Still, senior State Department officials say that Blinken has three clear goals for his visit: keeping lines of communication with China open to avoid potential conflict, promoting American interests and exploring potential areas of cooperation.

A particular area of focus for Blinken will be revitalizing channels between the two countries’ armed forces. Although diplomatic ties have warmed somewhat in recent weeks, dialogue between high-level military officials has been practically nonexistent.

That facet of the relationship was further strained last month when China rebuffed an invitation to meet with Defense Secretary Lloyd Austin and a summit in Singapore.

“We are going to continue to advocate for appropriate military-to-military contact and dialogues. We think that is an essential feature for maintaining communication. And these lines of communication can be critical during a crisis,” said deputy assistant to the president and coordinator for Indo-Pacific Affairs Kurt Campbell.

Campbell added that the U.S. has “advocated for these discussions consistently” but said “China has resisted some of those efforts.”

Officials also said that China’s fentanyl production and trafficking activities would be on Blinken’s agenda, as well as the American citizens wrongfully detained in China.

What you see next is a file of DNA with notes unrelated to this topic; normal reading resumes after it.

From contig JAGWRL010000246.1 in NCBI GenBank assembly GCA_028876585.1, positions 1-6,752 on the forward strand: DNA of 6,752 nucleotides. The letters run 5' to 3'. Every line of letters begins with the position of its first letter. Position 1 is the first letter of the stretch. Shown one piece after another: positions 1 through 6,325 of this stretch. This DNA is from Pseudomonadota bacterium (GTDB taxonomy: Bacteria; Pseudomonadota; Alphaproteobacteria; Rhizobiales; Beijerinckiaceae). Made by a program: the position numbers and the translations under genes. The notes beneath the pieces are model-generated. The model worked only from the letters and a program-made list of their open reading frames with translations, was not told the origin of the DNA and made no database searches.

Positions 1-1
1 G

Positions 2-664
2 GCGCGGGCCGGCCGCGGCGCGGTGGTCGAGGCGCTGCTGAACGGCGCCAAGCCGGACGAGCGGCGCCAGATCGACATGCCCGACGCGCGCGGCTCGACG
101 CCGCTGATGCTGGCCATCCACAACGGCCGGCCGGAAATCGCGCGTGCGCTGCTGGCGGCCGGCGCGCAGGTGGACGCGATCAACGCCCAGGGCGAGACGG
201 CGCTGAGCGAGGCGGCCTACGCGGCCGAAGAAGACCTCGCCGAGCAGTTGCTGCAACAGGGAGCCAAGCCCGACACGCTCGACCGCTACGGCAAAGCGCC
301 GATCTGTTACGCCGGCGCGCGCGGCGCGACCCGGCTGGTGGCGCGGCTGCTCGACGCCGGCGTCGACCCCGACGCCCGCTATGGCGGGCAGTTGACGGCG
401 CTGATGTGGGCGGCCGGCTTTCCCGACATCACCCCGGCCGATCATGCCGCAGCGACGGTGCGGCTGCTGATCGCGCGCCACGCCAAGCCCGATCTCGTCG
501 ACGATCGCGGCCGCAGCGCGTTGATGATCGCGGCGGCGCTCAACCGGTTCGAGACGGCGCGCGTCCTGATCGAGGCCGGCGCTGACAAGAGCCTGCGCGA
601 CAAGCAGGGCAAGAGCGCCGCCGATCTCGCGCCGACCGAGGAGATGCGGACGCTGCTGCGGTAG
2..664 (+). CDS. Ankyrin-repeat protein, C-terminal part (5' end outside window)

Despite intense preparations that have been underway for weeks, Blinken’s schedule for the trip remains largely in flux, with the State Department confirming only that he is expected to meet with senior Chinese officials.

That will likely include China’s Foreign Minister Qin Gang, and Wang Yi — China’s top diplomat who met with Blinken in Germany after the spy balloon incident. U.S. officials later described that interaction as remarkably contentious.

Whether Blinken will meet with China’s President Xi Jinping during the upcoming trip is still not clear.

The future of U.S.-Chinese relations

Blinken’s visit to Beijing could also pave the way for future engagement between the highest levels of leadership. Biden and Xi met in Indonesia last November, and there is speculation they could hold another in-person discussion later this year.

The Chinese Foreign Ministry has attempted to set a firm tone in the runup to Blinken’s visit. In a readout of a call between the Secretary of State and Foreign Minister Gang, the ministry warned Washington to “stop interfering in China’s internal affairs.”

But the U.S. sees what China classifies as “internal affairs” as pivotal international issues — specifically, maintaining peace in Taiwan and the South China Sea as China makes preparations to invade the island nation. U.S. intelligence has indicated Xi is instructing his military to “be ready by 2027” to invade Taiwan.

Officials said Blinken would raise both matters during his visit and promised he would continue to “push back” on China’s “provocations” in the region.

“I think cross-strait issues and issues related to Taiwan have always been among the most important and challenging and sensitive issues between the United States and China,” Campbell said.

“And I think you can anticipate, as has been the case in every bilateral meeting I’ve been in with the Chinese, that there’ll be a candid exchange on the cross-strait situation,” he added.